Mandy Schmieder could have drawn from any number of life experiences to write her first one-woman show: her formative years in Atlanta, her struggles as a Brooklyn-based model and comedienne, or her adventures in the world of independent theater and film acting. Instead she picked something far more painful to discuss — her break-up with her husband of six years. And she somehow managed to make it funny.
When she split with her partner, Schmieder found herself in a kind of limbo. She took notes about her thoughts and feelings, trying to decide whether to reconnect with him or make a clean break. Once the dust had settled, these notes formed the basis of Separation Anxiety.
The solo show has evolved a lot since Schmieder premiered it in February 2010. "At first it was too obscure," she says. "I wanted to make the writing much more clear." With appropriate honing, it's now apparent that her nine characters represent her insecurities, fears, and hopes. We see appearances from Food Network host Paula Deen, "drunk as a skunk and horny as the dickens." There's also Schmieder's childhood babysitter, who has a calcified rock in her womb; a cop who accuses men of "being intimidated by her beauty and femininity;" and a self-centered friend who insists that she knows what's best. They all address the audience as if they're talking to Mandy, offering shaky advice on whether to stick by her spouse or quit while she's behind.
"The audience is taken on a ride with me," Schmieder says. "It finds out what it was like for me to discover I was married to the wrong person and wondered how to get out. It seemed like a life or death situation. It's so personal and universal — nothing puts a mirror to yourself like a traumatic experience."
Schmieder's years at the College of Charleston gave her a good grounding for her New York career. "When I took a bachelor's in theater in Charleston, I was able to grow up a little bit," she says. "I declared my major in my first semester there. I knew what I wanted to do. It was perfect because it wasn't a fine arts program, it was more well-rounded. Professors like Evan Parry and Joy Vandervort-Cobb led me to the decision to get a master's in acting there." The performer also says that all her training came in handy for Anxiety, including character development.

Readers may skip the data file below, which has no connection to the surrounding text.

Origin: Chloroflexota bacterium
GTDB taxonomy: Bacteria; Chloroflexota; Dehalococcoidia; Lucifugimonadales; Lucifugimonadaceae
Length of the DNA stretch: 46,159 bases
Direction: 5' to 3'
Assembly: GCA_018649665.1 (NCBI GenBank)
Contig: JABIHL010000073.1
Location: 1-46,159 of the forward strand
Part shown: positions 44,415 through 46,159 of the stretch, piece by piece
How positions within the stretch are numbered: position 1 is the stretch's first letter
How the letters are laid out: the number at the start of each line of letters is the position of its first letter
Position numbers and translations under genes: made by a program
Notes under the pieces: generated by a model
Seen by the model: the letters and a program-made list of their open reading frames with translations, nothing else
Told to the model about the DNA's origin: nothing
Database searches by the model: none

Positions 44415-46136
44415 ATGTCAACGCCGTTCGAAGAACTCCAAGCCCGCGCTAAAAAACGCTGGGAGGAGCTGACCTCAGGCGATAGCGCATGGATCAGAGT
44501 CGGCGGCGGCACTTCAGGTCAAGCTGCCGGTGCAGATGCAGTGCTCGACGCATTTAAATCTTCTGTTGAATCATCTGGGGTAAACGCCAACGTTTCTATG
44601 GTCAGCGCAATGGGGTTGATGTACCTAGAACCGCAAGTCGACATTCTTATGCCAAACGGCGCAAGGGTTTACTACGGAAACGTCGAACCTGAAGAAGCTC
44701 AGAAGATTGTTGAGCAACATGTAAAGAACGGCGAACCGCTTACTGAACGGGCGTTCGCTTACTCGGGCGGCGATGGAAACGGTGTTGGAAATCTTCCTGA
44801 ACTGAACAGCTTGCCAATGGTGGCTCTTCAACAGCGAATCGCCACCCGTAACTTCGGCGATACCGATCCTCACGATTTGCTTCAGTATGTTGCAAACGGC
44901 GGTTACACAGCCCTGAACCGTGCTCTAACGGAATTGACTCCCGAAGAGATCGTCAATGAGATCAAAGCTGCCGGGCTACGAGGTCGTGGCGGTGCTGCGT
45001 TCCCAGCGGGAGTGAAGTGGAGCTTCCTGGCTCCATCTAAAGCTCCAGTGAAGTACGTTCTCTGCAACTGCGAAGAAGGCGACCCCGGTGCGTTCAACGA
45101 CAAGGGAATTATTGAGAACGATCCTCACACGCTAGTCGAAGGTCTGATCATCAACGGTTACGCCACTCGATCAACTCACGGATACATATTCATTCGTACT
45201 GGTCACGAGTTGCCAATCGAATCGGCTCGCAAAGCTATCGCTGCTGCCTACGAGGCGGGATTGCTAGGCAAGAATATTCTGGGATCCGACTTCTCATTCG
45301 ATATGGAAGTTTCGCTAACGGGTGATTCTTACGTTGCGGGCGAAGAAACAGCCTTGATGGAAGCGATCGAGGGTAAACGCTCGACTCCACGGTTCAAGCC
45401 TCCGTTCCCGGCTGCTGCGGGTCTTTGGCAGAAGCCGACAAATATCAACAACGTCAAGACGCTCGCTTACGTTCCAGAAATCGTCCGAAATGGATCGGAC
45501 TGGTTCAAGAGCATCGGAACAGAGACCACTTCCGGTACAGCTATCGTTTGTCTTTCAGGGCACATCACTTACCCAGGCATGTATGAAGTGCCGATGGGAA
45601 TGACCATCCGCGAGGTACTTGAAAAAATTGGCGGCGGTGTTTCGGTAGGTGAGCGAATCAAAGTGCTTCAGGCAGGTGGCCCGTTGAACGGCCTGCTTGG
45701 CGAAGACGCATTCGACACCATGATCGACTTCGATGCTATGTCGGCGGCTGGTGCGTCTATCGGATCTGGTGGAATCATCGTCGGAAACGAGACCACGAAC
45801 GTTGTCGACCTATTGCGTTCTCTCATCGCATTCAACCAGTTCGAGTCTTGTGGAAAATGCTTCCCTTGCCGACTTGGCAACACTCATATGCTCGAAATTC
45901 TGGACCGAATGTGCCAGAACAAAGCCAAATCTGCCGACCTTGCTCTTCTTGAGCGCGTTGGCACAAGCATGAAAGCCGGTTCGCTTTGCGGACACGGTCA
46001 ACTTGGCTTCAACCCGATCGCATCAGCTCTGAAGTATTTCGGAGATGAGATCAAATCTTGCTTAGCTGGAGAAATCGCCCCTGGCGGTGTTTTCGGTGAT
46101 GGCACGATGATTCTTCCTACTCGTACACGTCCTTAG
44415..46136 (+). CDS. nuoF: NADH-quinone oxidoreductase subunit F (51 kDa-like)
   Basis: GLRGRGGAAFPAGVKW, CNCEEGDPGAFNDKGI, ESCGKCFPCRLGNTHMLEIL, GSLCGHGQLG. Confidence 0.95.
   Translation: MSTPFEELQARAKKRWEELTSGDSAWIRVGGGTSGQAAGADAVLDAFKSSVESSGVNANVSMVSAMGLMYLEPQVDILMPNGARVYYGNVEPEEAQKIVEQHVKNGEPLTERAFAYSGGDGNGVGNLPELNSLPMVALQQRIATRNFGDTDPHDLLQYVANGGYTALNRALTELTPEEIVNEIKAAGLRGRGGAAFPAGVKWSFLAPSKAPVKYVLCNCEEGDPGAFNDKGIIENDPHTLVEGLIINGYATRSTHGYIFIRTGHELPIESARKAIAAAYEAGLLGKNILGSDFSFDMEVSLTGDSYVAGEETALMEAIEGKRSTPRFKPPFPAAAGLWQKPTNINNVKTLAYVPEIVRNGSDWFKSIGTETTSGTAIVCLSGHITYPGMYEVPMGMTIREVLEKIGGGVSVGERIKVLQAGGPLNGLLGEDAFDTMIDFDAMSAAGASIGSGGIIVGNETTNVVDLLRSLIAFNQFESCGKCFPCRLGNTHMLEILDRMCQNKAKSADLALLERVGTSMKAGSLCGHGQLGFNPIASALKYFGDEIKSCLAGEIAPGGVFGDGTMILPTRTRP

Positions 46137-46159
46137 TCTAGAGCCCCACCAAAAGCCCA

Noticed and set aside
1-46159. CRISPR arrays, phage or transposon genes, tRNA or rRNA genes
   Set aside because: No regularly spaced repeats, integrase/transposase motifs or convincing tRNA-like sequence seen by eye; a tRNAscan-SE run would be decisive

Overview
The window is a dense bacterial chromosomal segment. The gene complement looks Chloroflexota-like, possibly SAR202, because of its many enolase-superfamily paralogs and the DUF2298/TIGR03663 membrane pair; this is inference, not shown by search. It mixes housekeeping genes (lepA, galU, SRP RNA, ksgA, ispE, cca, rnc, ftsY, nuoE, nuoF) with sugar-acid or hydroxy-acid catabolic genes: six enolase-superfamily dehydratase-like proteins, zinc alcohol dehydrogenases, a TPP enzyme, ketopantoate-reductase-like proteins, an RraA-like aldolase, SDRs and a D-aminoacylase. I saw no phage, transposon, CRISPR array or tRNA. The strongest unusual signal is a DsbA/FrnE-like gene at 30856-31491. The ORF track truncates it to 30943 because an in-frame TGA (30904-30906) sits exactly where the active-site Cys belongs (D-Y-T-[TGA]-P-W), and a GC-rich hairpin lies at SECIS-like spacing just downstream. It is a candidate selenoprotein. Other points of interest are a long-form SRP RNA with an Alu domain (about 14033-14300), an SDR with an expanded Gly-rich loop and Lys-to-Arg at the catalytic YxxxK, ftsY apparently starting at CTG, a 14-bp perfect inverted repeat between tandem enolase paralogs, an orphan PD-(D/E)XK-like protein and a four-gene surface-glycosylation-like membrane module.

These days she can be fairly objective about the show's content. "It's more like playing a character in a play. The first time I did it, I felt I'd been put through the ringer. I was so vulnerable. I can still access that, but it's not as traumatic. You can't immerse yourself in those kinds of feelings forever." Fortunately Schmieder has the audience to help her figure out how to handle her sticky situation, assuming her role and helping her pick the right course of action.
"I have a great group of friends that were there for me when I didn't know what to do with myself," Schmieder says. "They saw exactly what I was going through and how I transferred it to this response." Her ex hasn't seen the play though. "That would be hard for him to see."